2. The setup-up is only the first step - tax determination through tax logic and rules needs to be maintained, normally by internal teams. Tracking changes to tax laws internally requires significant tax resources and often additional high consulting fees. This is increasingly the case given the wave of new tax obligations on non-resident businesses in many jurisdictions.
  3. In addition, hard-to-find IT or engineering resources are required for both the initial setup and any future modifications, putting the company at the mercy of the engineering/IT roadmap. The reality is, often times these teams have overly full roadmaps with to do’s for actual business related activities already and getting these resources is a struggle for the tax function.
  4. 93% of large companies use multiple ERP systems for tax requirements. This situation is also common in medium-size businesses. The VAT/GST automation setup and maintenance would need to be done for each ERP system. This does not only has as cost and pricing impact, it is inefficient and leads to tax and finance teams continuously struggle to track and trace the relevant tax date.

Benefits of a tax engine

Relying on a third-party tax engine has numerous benefits:

  1. Effortlessly access data across all ERPs: Although still a rarity, some dedicated tax engines use a simple API connection to easily use data from all relevant sources and systems. Native ERP tax automation requires implementation and maintenance of tax rules in each system, multiplying the workload on internal teams on implementation and maintenance.
  2. Faster and simpler integration: Tax engines, specifically those that use an API connection, don’t need to integrate into the ERP. The tax engine needs to be provided with the information needed for tax determination, and that’s it. The API connection often takes as little as a few weeks to set up. Compared to 12 months or more standards for ERP system tax configurations.
  3. Lighter maintenance: Tax engine providers often have in-house research teams tracking changes in all jurisdictions covered (e.g. tax rates, place of taxation rules, exemptions, etc.), and work to update the tax engine to ensure accurate tax calculation. Alternatively, the transparency and flexibility offered by the tax engine provides functionality to change content simply. As tax law changes, making sure that your tax treatment remains compliant is crucial. Maintenance for an ERP-based automation falls completely on internal teams and specialised service providers. Unlike with dedicated tax software, specific tax or logic changes in the ERP based systems are often implemented after the fact and too late, because of the complexity that comes with changing these types of setups.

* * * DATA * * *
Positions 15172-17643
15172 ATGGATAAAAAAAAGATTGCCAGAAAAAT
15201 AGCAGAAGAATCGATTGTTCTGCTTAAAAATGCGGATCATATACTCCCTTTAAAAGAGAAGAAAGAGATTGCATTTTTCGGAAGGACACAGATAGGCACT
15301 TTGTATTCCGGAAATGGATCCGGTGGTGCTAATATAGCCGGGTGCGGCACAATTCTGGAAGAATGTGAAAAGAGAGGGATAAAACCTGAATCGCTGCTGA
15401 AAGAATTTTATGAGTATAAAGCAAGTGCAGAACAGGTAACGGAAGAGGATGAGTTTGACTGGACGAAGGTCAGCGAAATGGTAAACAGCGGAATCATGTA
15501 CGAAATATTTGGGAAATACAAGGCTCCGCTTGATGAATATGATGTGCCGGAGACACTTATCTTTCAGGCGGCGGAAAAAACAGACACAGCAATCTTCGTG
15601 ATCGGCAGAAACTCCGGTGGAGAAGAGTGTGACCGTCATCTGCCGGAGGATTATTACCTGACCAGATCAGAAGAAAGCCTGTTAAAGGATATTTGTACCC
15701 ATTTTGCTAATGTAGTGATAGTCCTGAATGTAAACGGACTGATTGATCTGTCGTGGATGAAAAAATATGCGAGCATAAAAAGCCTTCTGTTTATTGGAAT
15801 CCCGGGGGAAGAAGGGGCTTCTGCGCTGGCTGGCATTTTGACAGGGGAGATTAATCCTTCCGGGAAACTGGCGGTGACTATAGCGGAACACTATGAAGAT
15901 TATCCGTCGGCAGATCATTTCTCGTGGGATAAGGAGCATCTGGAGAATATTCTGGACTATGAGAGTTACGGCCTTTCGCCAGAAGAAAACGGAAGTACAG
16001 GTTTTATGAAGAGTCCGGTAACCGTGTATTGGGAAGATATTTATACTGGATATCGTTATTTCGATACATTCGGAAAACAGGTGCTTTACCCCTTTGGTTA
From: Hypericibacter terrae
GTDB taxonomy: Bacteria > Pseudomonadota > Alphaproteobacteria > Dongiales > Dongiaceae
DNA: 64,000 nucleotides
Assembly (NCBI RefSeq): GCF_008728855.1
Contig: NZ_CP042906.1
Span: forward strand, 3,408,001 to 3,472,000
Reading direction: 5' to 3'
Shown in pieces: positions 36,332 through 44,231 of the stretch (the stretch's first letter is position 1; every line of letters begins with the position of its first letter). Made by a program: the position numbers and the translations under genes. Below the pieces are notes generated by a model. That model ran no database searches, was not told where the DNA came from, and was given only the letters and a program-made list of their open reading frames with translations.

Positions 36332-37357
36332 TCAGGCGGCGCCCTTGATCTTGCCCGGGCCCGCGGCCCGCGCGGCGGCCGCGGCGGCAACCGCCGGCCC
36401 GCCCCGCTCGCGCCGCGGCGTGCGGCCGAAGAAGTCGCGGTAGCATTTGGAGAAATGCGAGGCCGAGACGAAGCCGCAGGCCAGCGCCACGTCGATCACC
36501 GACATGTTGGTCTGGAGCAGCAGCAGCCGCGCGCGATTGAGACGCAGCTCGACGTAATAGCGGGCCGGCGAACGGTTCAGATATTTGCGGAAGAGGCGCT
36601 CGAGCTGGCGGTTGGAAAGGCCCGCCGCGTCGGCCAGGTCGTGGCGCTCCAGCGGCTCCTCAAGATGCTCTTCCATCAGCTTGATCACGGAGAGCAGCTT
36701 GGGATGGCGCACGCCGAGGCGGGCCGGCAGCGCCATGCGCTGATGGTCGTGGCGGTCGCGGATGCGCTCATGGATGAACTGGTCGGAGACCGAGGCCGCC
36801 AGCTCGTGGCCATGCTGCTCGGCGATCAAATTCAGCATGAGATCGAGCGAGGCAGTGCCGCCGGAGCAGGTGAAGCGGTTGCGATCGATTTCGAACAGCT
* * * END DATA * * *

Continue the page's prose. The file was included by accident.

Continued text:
4. Simple scaling: New countries and business lines can be added without any additional tax or even IT resources, as the tax engine provider would have already performed the necessary research and built the logic in the engine, or better yet provides the ability to change logic according to your needs in a simple way.
  5. Understanding indirect tax treatment: A tax engine automatically provides an output that explains why a particular tax calculation was determined, whereas finding this information in an ERP-based automation solution can be quite complex.
  6. Easier indirect tax compliance: The transactional reports produced by ERP systems are often fragmented or incomplete. It requires significant manual adjustments before they can be used for tax reporting, making getting it right the first time and achieving tax compliance more complicated. For example, transactions are often not configured to the right tax codes, and tax codes often do not correspond with the relevant jurisdiction’s tax return. A good tax engine can produce an easy to understand reports than can be easily used for indirect tax compliance purposes.

I’ve decided to go with a tax engine. Which one should I choose?

There are multiple factors that go into selecting the right indirect tax engine for your business. The best engines have the following qualities:

  1. Flexibility: Tax engines have historically been less flexible than ERP-based solutions. However, a tax engine doesn’t have to mean no flexibility at all. A good engine will have the means to make considerable adjustments tailored to your business needs and your interpretation of the tax rules.
  2. Ease of integration: One big plus of a tax engine is how easy it can be to integrate. How easy? A lot of that depends on your tax engine provider and the resources they are willing to expend to guide you through the process. But even an “easy” process can become difficult if you’re left alone to do it.
  3. Coverage: Your tax engine should be able to support you seamlessly as your business grows. That’s why picking an engine with coverage in only a few markets can be risky. Proper coverage can also include additional functionalities that enable global scaling, such as currency conversion (as in, allowing tax to be calculated in local currency). You want to be aware that many providers offer a tax engine under one brand, but in reality offer different software, modules, or APIs for different parts of the world. Getting a truly global solution is worthwhile.

How Fonoa can help

Fonoa offers an easy-to-use tax engine that covers VAT, GST, and sales taxes in over 130 countries via one API connection. Our top notch customer support means we have the fastest implementation time on the market, and our out-of-the-box indirect tax determination logic means you can start using our tax solution right away – wherever you do business.

Get in touch to automate all things indirect tax.